Today’s banking has radically changed from what we used to do when we joined banking sector in 80s. Banks have not only automated their accounting and processes, but they are also using advanced tools such as artificial intelligence, robotics and business intelligence by using complex algorithms on big data available to them.
Many young bankers. who join banks expecting to be sitting on counters and executing transactions are sorely disenchanted when they observe that all the activities and transactions such as account opening, issuance of cheque books, updating of passbooks, addition/deletion of names of the account holders, handling of instruments such as demand drafts, letters of credit, bank guarantees etc are handled from the back end by back offices and that their primary activity is business development and cross selling. Many join banks in non sales roles because selling is not their forte but very soon they learn that there’s no escaping from selling!
However, the word cross selling needs further elaboration as it entails three parts – selling of the bank’s own products such as credit card, debit card, travel card, fixed deposit, recurring deposit, home loan, auto loan, personal loan etc, up selling like offering higher variant of Savings account, debit card, credit card to an existing customer and selling of third party products mainly insurance and mutual funds.
The first form of selling is eminently understandable and it must be encouraged. Banks should deepen their engagement with their customers by offering other products that they have in their bouquet lest the customer may go elsewhere and the customer may be lost to a competitor. The second form viz. Up selling is also not totally undesirable, if the up sell is offered to the right customer and not to just let an undeserving customer use freebies that generally come tagged with higher variants. Later on when the customer is charged for having availed of freebies without matching conduct, there’s noise, commotion and complaint.
The advantage of the above two forms of selling is that banks offer their own products and the staff is well seized of their adjunct features. The chances of mis selling are zero in the first form and stray in the second form.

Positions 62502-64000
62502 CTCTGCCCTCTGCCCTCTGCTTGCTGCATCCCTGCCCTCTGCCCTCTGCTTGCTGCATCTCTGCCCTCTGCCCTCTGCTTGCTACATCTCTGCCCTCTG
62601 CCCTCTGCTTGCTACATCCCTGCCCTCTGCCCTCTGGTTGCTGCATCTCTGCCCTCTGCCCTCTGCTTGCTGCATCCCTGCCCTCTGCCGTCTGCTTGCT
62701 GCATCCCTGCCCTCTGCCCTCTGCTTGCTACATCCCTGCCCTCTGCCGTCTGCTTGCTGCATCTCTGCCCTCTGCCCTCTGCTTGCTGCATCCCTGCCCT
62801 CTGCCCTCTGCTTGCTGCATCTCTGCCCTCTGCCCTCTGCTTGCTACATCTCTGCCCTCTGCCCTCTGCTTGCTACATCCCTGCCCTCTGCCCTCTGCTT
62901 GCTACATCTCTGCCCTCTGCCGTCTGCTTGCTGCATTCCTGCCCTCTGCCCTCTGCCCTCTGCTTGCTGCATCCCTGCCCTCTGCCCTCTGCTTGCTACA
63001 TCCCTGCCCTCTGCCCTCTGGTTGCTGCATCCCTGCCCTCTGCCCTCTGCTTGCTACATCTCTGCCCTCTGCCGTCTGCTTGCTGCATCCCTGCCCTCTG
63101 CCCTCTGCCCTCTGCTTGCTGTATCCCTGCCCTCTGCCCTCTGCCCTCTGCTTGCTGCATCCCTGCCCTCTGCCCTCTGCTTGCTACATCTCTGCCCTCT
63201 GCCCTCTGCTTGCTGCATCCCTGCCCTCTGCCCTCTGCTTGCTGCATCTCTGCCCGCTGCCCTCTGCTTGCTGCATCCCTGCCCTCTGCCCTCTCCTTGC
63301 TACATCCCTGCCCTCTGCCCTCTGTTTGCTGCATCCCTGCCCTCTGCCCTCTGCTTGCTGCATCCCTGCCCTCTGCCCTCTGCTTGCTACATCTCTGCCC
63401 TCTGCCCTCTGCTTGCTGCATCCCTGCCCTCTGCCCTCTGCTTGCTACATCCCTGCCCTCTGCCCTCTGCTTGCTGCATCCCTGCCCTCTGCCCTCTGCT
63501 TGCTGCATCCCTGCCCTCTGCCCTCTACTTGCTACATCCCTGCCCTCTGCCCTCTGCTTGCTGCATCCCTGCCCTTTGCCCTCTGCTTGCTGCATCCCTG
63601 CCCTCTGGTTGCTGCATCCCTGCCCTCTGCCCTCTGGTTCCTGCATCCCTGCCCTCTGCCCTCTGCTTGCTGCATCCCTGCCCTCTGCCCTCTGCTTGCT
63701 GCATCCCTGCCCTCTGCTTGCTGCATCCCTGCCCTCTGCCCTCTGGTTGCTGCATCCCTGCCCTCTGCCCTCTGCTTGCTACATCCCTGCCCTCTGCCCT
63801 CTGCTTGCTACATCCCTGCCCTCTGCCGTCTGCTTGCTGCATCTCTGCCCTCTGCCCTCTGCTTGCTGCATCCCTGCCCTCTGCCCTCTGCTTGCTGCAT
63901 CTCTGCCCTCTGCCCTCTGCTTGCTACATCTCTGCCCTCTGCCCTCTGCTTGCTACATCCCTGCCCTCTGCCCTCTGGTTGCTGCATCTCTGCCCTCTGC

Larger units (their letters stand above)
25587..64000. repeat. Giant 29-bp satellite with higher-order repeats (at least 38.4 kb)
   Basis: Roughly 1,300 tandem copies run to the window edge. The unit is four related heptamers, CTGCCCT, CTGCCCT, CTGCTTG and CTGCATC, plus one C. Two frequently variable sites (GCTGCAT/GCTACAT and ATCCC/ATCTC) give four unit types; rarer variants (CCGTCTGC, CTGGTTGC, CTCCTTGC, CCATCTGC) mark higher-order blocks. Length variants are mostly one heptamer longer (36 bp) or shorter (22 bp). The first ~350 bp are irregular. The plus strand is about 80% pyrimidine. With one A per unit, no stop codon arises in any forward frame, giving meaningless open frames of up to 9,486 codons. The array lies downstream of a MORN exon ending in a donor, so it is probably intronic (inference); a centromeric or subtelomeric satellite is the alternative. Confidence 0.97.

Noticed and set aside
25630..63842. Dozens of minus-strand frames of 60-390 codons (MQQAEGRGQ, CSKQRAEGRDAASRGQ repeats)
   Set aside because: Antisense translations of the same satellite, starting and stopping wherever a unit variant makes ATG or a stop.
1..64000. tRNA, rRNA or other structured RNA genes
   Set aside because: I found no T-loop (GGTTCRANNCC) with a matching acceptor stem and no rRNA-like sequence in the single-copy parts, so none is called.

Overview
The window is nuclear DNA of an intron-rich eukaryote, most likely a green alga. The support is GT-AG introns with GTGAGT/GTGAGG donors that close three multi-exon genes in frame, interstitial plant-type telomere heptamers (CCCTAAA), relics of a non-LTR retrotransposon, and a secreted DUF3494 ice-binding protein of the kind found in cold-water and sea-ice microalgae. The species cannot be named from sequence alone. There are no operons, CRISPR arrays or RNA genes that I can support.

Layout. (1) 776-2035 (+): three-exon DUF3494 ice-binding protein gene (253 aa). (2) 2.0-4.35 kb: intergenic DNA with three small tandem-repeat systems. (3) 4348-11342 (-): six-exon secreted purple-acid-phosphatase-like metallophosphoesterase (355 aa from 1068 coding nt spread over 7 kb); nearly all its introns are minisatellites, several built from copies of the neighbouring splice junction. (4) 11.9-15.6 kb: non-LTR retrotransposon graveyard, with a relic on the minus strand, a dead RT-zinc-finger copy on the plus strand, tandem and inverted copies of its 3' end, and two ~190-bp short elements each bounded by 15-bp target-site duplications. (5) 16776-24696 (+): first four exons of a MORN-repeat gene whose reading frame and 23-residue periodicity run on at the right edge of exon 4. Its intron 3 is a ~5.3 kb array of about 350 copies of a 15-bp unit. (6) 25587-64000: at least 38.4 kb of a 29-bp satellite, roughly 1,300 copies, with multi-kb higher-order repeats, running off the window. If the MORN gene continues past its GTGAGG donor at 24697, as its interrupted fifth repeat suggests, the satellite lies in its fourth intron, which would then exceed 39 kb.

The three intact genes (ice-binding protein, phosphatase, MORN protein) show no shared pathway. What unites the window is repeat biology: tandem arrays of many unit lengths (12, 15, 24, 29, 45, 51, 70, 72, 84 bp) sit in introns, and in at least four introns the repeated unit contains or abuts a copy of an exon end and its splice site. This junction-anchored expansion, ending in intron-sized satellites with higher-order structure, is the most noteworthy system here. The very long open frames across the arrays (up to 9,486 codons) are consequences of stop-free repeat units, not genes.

The problem arises when the banks try and aggressively push third party products under bancassurance arrangement with insurance companies and and also mutual funds to their customers. First of all, the Bank staff have very basic and sometimes absolutely no knowledge of these products , but they are under pressure to generate leads. Although, banks have robust processes of seeking customer’s feedback on the insurance product before actual issuance of the policy, many a time these processes are shortchanged, especially when the customer is home maker, geriatric or inadequately qualified. Also, return on MFs are linked to market and when returns on these investments are not what the customer was assured of by bank staff, there’s noise and complaint.
My take is that banks should have full suite of all the products in their bouquet, but exercise discretion and caution in the third form of selling. Instead of front life staff, virtual RMs, RAs ( insurance company staff deputed to the bancassurance partner ) and dedicated specialised RMs should be encouraged and all necessary disclosures and information be shared with potential customers on their registered mail ids and banks’ websites. Staff will be relieved of undue pressure of incessantly pushing products of which they have scant knowledge or aptitude to sell and customer will buy the product required in his/ her own discretion, killing all the noise around this glaring problem of mis selling.